As the clock hit noon, history was made as the presidential seat was occupied by the nation's first African American president, Barak Hussein Obama.

In his inaugural speech, he reminded the nation to choose hope over fear, unity of purpose over conflict and discord to overcome the worst economic crisis since the Great Depression.

Earlier Tuesday, Mr. Obama and his family attended a private service at St. John's Episcopal Church, a tradition for those about to become president. The family of Vice President-elect Joe Biden also attended. The Obamas waved to bystanders, then entered the church to applause from about 200 people. The choir and congregation began singing the hymn, O God Our Help in Ages Past.''

With 11 million Americans out of work and trillions of dollars lost in the stock market's tumble, Obama emphasized the need for hard work to overcome the challenges the nation faces. When speaking about work to be done, he mentioned the economy first, alluding to government programs already being considered. Obama's predecessor George Bush, in attendance for the ceremony, leaves office amid a weakened economy, having begun some of the federal initiatives to restore the financial system.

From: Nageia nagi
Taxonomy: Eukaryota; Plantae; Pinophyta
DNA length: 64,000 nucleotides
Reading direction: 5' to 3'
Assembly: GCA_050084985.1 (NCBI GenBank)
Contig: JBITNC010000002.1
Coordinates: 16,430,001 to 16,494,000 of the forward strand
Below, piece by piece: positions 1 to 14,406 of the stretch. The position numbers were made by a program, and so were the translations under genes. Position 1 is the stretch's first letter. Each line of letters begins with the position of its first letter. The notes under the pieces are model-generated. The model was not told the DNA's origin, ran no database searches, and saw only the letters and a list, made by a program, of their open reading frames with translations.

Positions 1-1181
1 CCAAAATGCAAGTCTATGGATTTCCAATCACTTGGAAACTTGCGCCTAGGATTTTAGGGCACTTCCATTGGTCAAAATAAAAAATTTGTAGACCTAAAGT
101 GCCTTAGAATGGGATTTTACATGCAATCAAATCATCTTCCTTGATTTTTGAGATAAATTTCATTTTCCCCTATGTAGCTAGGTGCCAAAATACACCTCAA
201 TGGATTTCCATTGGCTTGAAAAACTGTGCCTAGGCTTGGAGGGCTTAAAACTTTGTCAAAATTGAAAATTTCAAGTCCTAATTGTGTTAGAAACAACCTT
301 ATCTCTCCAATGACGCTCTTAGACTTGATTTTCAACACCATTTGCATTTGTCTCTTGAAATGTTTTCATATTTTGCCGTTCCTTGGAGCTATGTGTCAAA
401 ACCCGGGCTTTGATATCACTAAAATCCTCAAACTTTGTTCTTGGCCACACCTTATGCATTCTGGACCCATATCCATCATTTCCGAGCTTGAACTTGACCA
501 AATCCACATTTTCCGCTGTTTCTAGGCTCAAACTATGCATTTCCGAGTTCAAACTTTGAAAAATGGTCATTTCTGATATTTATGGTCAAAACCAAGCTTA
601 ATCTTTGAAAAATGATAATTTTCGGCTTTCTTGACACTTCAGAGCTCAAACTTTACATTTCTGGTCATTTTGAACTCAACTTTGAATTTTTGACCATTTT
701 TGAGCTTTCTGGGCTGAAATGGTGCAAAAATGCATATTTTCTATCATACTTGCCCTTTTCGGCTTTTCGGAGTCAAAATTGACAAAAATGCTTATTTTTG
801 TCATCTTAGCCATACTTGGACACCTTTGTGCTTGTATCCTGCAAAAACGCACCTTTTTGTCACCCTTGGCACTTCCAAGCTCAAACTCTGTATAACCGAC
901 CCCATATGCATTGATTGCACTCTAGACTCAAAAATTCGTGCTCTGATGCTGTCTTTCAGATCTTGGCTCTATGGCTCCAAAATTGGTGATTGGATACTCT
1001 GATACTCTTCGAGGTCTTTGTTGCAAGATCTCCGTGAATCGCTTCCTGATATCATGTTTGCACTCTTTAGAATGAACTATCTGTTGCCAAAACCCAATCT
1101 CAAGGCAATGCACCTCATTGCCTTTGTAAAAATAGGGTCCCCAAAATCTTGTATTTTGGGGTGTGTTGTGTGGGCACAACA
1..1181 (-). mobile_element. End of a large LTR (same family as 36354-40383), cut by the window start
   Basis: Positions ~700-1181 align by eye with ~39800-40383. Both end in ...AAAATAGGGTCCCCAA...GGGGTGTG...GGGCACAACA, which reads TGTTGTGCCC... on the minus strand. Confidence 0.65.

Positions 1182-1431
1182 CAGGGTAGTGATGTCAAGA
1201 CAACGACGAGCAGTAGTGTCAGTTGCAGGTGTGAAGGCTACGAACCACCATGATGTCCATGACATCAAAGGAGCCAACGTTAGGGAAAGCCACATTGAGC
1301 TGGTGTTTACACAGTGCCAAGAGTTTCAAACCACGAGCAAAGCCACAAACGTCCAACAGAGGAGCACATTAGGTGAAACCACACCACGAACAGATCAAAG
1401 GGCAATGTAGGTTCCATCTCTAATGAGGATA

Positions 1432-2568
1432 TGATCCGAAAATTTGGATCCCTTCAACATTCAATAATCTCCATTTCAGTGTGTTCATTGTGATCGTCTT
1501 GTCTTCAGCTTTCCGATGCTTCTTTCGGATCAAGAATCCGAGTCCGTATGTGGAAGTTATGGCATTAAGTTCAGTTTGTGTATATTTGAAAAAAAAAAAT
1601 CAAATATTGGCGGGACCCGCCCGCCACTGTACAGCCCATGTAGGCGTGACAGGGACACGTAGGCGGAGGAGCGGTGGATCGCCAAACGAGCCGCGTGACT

The 44th president stood opposite the Lincoln Memorial, two miles away, where 45 years ago, Martin Luther King Jr. called upon the nation to judge people by the content of their character, not the color of their skin.

Mr. Obama spent Monday celebrating Dr. King's birthday as a day of service, while street vendors sold memorabilia juxtaposing the images of the two black leaders.